Type 2 diabetes mellitus (T2DM) is a heterogeneous metabolic disease characterized by hyperglycaemia due to insulin resistance in adipose tissue, muscle, and liver and/or impaired insulin secretion by pancreatic β-cells . While insulin resistance and obesity are mainly associated with T2DM, diabetic symptoms only develop in insulin-resistant individuals following the onset of β-cell dysfunction . Furthermore, the natural history of T2DM entails progressive deterioration of β-cell function, associated with loss of β-cell mass [2,3]. The molecular mechanisms underlying β-cell failure in T2DM reportedly result from endoplasmic reticulum (ER)-stress responses induced by glucolipotoxicity  and autophagy dysfunction related to amyloid accumulation . While currently available T2DM treatments, including oral anti-diabetic drugs and insulin subcutaneous injection, can alleviate hyperglycaemia or temporarily improve insulin sensitivity in target tissues, these can neither reverse insulin resistance nor the progressive β-cell dysfunction; that is, none of these therapies modulate the course of the disease .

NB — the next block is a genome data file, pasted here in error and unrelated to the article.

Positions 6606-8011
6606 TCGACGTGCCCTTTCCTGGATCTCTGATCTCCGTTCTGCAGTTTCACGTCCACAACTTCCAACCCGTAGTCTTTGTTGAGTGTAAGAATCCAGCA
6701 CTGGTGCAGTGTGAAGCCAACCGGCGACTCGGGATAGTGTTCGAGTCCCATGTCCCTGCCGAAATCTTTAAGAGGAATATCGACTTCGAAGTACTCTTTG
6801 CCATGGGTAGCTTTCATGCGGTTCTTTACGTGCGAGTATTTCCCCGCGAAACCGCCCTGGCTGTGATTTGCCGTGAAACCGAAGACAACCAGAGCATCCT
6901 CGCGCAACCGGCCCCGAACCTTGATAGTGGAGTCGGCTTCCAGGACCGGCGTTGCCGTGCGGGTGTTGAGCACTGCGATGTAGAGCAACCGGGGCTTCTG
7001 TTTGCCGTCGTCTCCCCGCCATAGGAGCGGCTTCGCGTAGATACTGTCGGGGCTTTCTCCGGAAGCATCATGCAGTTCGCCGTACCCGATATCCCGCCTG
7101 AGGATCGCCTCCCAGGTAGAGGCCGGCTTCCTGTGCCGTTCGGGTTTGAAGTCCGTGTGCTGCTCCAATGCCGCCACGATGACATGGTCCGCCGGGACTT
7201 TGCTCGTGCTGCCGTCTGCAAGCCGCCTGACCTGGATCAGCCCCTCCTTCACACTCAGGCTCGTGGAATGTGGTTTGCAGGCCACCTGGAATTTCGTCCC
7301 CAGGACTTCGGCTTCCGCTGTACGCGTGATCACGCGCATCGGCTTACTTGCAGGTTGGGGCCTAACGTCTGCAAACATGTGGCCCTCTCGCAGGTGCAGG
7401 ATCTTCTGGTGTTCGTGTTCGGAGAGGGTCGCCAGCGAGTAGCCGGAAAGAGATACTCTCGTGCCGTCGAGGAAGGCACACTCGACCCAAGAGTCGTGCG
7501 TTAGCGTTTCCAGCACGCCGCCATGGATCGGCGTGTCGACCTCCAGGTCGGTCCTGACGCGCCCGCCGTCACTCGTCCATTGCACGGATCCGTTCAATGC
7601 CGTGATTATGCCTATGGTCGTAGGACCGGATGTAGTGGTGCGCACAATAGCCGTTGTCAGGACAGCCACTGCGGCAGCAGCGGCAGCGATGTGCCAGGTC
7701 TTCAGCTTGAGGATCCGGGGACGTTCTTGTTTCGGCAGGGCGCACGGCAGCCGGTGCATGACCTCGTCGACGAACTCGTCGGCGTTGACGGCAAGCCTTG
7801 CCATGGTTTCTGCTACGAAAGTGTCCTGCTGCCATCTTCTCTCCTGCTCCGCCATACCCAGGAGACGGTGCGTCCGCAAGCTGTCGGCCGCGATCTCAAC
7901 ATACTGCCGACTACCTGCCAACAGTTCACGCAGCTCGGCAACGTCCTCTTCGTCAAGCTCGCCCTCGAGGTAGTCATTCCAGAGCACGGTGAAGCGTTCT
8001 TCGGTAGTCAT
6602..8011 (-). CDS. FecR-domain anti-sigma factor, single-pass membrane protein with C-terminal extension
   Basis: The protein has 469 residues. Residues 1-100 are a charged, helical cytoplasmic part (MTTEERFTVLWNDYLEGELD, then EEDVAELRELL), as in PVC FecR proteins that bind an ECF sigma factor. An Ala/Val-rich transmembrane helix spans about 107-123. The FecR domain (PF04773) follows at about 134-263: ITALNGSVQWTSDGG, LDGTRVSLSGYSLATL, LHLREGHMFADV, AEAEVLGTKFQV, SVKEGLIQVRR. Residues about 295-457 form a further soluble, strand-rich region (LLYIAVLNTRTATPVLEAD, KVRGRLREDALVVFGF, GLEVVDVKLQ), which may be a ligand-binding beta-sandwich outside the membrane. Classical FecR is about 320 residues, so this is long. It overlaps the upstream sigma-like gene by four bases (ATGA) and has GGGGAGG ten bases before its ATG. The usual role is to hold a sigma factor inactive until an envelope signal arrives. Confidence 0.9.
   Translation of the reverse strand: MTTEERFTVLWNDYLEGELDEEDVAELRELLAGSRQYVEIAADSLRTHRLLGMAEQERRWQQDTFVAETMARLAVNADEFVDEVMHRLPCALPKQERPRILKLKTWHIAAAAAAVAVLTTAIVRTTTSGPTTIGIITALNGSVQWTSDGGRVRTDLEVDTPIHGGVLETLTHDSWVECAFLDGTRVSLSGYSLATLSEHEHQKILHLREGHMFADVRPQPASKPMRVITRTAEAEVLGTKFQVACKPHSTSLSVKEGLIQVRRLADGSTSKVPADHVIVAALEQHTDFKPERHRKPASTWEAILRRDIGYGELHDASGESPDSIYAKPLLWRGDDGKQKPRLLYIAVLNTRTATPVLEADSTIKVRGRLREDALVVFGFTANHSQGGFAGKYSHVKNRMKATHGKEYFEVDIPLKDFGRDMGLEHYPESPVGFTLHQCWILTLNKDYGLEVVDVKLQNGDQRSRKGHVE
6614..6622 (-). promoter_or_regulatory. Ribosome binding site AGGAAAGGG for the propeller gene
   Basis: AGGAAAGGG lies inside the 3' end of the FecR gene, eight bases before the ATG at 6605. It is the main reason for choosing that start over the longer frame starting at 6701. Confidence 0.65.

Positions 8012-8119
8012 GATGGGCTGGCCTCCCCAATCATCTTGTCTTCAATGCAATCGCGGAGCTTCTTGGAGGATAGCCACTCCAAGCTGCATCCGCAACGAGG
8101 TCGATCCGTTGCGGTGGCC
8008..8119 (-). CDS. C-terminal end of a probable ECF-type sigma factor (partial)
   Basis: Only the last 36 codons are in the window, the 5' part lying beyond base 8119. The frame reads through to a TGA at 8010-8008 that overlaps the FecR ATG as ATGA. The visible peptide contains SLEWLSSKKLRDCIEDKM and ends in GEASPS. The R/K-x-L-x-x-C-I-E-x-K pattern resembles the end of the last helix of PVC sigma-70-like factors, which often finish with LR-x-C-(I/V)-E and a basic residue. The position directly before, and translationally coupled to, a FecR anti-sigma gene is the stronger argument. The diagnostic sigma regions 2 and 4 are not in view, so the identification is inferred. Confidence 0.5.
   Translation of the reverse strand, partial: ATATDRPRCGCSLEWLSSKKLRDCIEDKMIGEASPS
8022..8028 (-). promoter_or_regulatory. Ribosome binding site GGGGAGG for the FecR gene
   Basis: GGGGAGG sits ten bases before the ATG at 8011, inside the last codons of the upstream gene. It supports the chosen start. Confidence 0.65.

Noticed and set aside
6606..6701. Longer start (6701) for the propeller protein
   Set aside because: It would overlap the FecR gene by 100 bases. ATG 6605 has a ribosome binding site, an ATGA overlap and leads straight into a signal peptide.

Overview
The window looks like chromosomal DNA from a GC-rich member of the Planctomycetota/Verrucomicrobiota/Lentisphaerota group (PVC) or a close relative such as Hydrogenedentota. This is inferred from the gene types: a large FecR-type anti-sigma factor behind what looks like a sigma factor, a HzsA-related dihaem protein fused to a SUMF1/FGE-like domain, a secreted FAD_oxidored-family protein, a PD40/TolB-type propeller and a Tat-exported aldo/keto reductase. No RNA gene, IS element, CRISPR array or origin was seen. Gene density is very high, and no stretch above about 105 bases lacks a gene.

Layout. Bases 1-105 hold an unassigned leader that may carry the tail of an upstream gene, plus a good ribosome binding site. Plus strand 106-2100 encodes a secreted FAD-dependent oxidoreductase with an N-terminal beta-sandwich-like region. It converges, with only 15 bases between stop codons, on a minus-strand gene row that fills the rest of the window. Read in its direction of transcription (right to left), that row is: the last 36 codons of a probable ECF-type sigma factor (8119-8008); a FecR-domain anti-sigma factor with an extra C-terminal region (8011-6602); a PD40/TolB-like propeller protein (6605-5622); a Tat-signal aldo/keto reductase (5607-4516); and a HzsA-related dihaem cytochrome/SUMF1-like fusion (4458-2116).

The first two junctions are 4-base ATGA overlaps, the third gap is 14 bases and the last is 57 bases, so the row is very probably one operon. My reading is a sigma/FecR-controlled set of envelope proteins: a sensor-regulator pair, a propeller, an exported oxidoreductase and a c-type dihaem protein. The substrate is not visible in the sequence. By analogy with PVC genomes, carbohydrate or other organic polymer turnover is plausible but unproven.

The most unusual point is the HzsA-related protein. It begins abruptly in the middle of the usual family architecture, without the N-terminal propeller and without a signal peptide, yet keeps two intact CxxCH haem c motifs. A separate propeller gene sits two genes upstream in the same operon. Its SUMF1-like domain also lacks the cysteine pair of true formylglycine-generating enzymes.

Stem cell therapy has recently emerged as one of the most potent therapeutic candidates for numerous human diseases. Mesenchymal stem cells (MSCs) are non-haematopoietic, multi-potent stem cells with the ability to differentiate into mesodermal lineage such as osteocytes, adipocytes, and chondrocytes . They can be easily isolated from various tissues including adipose tissue, amniotic fluid, umbilical cord, and Wharton’s jelly . The immunosuppressive capacity of MSCs enables allogenic transplantation without immunosuppressive drugs, and this improves the clinical utility of MSC-based therapies. We previously reported the feasibility and therapeutic potential of tonsil-derived MSCs (TMSCs) in various disease murine models such as immune-mediated hepatitis , liver fibrosis , osteoporosis [10,11], and colitis . Palatine tonsil has been considered as an attractive source of MSCs, since TMSCs exhibit several advantages compared with MSCs from other sources. TMSCs can be noninvasively isolated from abandoned tissues of tonsillectomy, a surgical procedure mostly performed on young children to treat recurrent throat infections and sleep-disordered breathing , and have a shorter doubling time and faster division compared with adipose tissue-derived MSCs (AMSCs) and bone marrow-derived MSCs (BM-MSCs), possibly due to the young donor age [14,15]. In addition, the stemness characteristics of TMSCs are maintained up to passage 15 , and mixed chimerism was successfully formed when TMSCs from three independent donors are mixed-cultured, indicating the feasibility of TMSC banking . In addition, RNA sequencing analyses of BM-MSCs, AMSCs, and TMSCs revealed higher expression levels of genes related with positive cell regulation, cell division, and cell adhesion, which may indicate TMSC transplantation into injured tissue as a promising therapy . Moreover, TMSCs can be differentiated into various cell types including parathyroid cells , hepatocytes , myocytes , tenocytes , and neuronal cells . TMSCs can also be efficiently differentiated into functional insulin-producing cells, and administration of these cells into streptozotocin (STZ)-induced type 1 diabetic mice improved glucose intolerance . While the efficacy of MSC-differentiated insulin-producing cells in type 1 diabetes is relatively well established, the therapeutic effects of undifferentiated MSCs in T2DM are only now being evaluated. BM-MSC infusion 7 days after STZ injection not only promoted β-cell function but also ameliorated insulin resistance, whereas infusion at 21 days after STZ injection merely ameliorated insulin resistance in a rat model of diabetes induced by a high-fat diet (HFD)/STZ administration . Similarly, a single intravenous infusion of AMSCs could improve glucose tolerance with better-preserved pancreatic β-cell mass in HFD-induced T2DM mice .